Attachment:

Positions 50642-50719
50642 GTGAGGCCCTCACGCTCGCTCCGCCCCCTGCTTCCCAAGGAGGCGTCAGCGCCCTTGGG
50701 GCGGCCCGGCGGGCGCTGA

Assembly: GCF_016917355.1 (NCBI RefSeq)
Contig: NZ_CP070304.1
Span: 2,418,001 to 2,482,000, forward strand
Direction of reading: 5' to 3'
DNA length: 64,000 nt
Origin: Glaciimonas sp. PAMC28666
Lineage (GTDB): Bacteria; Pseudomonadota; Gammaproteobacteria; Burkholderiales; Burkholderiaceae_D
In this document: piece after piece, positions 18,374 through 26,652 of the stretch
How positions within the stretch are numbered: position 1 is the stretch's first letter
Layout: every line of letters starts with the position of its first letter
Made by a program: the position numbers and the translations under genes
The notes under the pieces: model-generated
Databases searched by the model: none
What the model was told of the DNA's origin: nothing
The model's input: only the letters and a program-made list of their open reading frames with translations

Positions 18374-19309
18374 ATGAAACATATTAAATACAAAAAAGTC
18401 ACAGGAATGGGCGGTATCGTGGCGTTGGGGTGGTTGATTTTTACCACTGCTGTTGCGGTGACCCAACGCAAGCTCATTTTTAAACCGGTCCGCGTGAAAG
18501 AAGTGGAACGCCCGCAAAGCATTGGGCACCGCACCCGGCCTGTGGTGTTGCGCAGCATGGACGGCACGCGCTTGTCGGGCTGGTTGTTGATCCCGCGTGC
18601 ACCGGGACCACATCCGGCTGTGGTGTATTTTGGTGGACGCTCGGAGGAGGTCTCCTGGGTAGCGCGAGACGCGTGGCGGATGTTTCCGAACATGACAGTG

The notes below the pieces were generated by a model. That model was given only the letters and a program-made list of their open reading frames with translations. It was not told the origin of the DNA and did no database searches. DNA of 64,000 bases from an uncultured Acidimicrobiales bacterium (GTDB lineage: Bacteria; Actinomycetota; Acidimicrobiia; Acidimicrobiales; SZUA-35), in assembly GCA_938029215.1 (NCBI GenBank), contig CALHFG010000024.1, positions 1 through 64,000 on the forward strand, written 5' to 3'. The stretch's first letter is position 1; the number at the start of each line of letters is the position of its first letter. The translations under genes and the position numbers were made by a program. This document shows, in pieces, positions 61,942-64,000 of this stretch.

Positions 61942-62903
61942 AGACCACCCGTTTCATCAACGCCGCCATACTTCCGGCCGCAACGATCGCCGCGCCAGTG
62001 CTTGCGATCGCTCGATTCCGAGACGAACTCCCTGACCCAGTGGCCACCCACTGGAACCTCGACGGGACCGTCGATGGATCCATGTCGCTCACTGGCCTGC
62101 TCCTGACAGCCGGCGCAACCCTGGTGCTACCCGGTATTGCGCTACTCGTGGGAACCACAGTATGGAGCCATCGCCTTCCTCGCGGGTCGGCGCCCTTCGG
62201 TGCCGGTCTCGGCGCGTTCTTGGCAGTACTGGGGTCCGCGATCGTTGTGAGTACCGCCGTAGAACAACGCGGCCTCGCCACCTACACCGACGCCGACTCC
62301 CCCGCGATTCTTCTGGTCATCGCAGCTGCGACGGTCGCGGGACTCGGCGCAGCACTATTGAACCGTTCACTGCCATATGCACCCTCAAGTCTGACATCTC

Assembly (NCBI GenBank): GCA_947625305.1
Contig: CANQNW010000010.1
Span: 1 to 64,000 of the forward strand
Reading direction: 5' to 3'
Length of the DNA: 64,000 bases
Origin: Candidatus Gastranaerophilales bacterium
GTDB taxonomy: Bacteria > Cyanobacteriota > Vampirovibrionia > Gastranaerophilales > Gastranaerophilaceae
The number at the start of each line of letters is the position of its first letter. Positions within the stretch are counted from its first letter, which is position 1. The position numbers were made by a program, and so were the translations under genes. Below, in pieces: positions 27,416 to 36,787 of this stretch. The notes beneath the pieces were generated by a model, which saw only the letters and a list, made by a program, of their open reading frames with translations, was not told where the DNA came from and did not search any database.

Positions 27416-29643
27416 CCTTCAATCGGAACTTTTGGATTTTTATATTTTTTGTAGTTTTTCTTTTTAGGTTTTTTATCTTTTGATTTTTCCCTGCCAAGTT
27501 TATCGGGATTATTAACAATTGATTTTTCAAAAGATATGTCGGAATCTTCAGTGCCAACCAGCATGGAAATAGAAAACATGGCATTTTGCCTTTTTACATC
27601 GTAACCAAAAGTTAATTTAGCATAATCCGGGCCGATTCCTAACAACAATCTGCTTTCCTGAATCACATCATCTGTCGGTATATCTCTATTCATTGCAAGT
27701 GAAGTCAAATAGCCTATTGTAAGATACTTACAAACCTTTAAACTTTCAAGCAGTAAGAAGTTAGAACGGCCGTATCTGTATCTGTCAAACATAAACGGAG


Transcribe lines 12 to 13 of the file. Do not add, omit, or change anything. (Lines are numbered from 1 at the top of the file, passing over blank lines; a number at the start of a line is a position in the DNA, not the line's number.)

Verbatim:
How positions within the stretch are numbered: position 1 is the stretch's first letter
Layout: every line of letters starts with the position of its first letter